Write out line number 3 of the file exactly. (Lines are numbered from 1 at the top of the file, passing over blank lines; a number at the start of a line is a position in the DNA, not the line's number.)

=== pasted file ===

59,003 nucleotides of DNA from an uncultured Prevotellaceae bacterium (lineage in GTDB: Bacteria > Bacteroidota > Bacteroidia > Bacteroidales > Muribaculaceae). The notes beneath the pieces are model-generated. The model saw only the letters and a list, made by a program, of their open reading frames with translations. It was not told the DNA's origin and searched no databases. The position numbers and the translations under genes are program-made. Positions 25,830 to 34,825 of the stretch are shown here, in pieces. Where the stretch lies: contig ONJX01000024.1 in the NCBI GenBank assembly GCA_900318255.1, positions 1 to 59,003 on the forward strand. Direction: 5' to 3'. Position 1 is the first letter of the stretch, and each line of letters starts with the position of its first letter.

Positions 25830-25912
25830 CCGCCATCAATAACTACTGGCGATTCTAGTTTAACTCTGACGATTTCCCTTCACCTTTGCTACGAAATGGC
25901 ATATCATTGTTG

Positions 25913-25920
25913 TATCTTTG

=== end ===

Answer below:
25830 CCGCCATCAATAACTACTGGCGATTCTAGTTTAACTCTGACGATTTCCCTTCACCTTTGCTACGAAATGGC